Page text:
CEO Gary Vroman of Ladish Co. in Cudahy talks about his thoughts on the future of Ladish. Ladish has given their employees a profit sharing bonus because of a good year last year. January 27, 2011. (Credit Photo @ Milwaukee Journal Sentinel )
It has the world’s largest counterblow hammer, which releases 1 million pounds of energy with every blow, and the world’s largest isothermal press, which makes aircraft engine parts for companies such as Rolls-Royce and General Electric Co. A century old, Ladish Co. specializes in handling exotic materials, such as titanium, and can make forgings weighing up to 350,000 pounds with 28-foot diameters. It’s also in the process of being acquired by Allegheny Technologies Inc. in a $778 million deal that could bring more work to the Cudahy metal-forging operations. Ladish chief executive Gary Vroman, 51, has been with the company 28 years and has been CEO since December 2007. Vroman would not say much about the pending sale because it still faces regulatory hurdles. But in an interview he talked about the company’s current businesses and the economy. Here are excerpts from that interview:
Q. Most of Ladish’s business is in aerospace. How far along is the recovery in that industry?
A. It’s just getting started. And aerospace has two components, new builds and spares. There are maintenance, overhaul and repair components to the business. And when people have the money to buy planes, and many in the world still do, the new builds come on top of that. Aerospace has hung in there at a pretty decent rate even through the difficult financial period we just came out of.
Q. What’s the business climate like for some of your other markets?
A. Part of the defense business that we participate in, which is parts for jet engines on fighters, bombers and refueling planes, has been relatively steady for us. The helicopter business also has been strong. So we have aerospace that is just getting into a recovery, defense that’s been at least steady coming off two or three nice growth years, and then we have our industrial business where certain areas are terrific. We do big, technically complex things, and those markets are not too bad.
Q. What’s the employment picture like for Ladish in the Milwaukee area now?
A. Of our 1,700 employees worldwide, about 800 are here in Cudahy. We were below 700 at the end of 2009. If this year goes as planned, we are going to hire a few more people, ending the year at between 825 and 850 employees. We have a lot of skilled labor positions and jobs that, quite frankly, are sometimes difficult to fill. But it’s something we want to stay ahead of because the last thing you want is for markets to recover and not be ready to respond. I would like to think we did a pretty good job in the last business cycle of being ready for the uptick. And that is what we are here for, to employ people and give them a livelihood. I am certainly concerned about our shareholders and all other stakeholders in our business, but my first concern has always been about the people who come to work here every day.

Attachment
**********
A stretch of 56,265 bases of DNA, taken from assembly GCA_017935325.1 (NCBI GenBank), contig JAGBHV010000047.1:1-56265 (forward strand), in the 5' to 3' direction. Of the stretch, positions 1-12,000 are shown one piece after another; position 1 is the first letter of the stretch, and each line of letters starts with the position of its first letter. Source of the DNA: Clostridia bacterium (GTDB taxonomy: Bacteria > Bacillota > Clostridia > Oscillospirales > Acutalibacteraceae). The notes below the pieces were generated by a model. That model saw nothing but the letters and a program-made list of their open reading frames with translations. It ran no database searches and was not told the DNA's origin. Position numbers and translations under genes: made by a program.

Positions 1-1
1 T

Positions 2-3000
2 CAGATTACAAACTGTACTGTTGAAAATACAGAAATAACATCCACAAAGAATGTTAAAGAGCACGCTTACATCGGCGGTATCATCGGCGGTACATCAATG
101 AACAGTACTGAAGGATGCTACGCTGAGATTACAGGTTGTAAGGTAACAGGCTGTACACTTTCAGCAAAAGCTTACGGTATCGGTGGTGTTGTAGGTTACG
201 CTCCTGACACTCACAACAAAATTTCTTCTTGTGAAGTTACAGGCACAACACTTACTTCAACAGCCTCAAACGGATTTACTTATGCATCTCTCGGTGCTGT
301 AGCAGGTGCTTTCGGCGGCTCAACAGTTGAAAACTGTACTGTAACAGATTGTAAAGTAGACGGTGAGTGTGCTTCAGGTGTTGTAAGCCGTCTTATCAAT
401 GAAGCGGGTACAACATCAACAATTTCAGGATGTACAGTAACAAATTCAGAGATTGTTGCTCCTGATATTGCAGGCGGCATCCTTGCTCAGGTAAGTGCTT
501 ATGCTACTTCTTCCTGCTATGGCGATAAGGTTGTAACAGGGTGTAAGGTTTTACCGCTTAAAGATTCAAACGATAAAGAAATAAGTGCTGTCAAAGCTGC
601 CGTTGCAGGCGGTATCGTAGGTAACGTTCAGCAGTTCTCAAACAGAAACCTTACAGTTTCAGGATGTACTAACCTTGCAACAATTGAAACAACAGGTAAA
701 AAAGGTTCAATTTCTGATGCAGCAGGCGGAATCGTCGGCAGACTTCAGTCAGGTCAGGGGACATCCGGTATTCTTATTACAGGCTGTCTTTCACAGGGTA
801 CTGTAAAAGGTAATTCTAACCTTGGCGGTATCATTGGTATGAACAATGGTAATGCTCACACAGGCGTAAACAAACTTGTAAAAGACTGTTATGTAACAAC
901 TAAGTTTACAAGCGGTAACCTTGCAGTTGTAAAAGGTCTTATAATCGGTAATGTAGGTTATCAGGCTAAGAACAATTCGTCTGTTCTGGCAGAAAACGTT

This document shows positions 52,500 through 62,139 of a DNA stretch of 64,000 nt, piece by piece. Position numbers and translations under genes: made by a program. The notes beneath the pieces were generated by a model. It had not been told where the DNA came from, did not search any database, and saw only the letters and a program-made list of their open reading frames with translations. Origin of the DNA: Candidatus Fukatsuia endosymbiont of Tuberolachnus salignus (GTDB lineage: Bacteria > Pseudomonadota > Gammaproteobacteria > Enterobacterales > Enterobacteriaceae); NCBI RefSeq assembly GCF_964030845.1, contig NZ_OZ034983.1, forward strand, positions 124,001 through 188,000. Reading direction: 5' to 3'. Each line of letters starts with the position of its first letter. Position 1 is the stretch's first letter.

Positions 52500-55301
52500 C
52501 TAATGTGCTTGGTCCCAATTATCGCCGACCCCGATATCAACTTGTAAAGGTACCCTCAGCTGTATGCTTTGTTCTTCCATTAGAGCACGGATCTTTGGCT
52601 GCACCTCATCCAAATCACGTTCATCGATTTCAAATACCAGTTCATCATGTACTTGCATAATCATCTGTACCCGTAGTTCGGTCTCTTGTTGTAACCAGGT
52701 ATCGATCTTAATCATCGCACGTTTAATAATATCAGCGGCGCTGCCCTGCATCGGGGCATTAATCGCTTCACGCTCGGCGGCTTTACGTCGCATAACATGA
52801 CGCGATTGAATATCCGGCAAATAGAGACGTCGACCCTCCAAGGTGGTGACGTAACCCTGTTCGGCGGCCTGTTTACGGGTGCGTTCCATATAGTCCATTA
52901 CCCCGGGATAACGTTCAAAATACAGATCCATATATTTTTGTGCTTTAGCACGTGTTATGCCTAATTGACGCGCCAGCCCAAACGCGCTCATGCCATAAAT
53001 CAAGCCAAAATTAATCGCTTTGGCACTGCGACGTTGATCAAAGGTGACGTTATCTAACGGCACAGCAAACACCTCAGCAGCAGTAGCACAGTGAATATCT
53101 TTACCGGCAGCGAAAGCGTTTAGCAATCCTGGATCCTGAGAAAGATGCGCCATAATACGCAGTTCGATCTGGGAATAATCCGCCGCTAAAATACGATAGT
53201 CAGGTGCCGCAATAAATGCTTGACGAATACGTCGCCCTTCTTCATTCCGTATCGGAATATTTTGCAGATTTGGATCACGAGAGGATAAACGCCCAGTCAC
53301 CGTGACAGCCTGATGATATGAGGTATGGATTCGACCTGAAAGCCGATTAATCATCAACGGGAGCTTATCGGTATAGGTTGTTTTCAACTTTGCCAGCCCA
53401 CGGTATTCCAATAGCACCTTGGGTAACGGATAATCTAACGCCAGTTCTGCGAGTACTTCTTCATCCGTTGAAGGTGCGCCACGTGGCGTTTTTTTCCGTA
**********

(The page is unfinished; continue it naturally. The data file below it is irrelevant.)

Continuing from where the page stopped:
Q. What has the hiring market been like?
A. In some cases we have been able to fill positions very quickly because there have been some people who have been laid off and have skills we need. Sometimes, we have a nice list of people we can interview and choose from, and other times we will wait six, nine or 12 months for the right person.
Q. As CEO, what are the issues that concern you the most?
A. It is the things that are outside of our control, such as the tone of the business climate and how everyone else is going to handle the recovery. We are at a point where there is reason to believe that our markets are going to grow, which means we should be preparing for that. It means we should be making certain that we continue to invest in the plant and equipment so it’s ready, and that we continue to invest in people so they are ready. We can do all these things, and do them appropriately, for what we see is going to happen. But if the rest of the world does not come along for the ride, and people are a little more muted in their response, the supply chain is only as strong as its weakest link. If everyone sits around and waits, we are not going to get going. It has been our experience that if we get out ahead of things, we do really well. It has also been our experience that if we lag back and are too slow to be prepared, we really get hurt.
Q. What’s the biggest challenge for you this year?
A. I think it’s all about striking a balance. We are predicting that 2011 is going to be bigger than 2010, and we are making plans for growth. It’s not just about 2011 though. We expect growth in 2012 and 2013, too. Everything we see in our markets tells us that is what we need to prepare for.
Q. What’s the most important lesson you have learned as CEO?
A. It’s to listen, listen, listen, because our company is full of great people. And the thing I have had to come to grips with is, as much as I would love to control situations, you don’t control anything. You just influence. The only mistake I can make is not letting people express honestly what they need to do and to think that I somehow know better.
Q. What’s your advice for someone pursuing a career in your field?
A. Understand the business, have an appreciation for the equipment, the processes, the people, the markets you are serving, and what you do that helps make the company special. This is such a technical business, you need to have an appreciation for technology and manufacturing operations. That makes all the difference because the people in the business know, whether or not people like me understand it.
Source : Milwaukee Journal Sentinel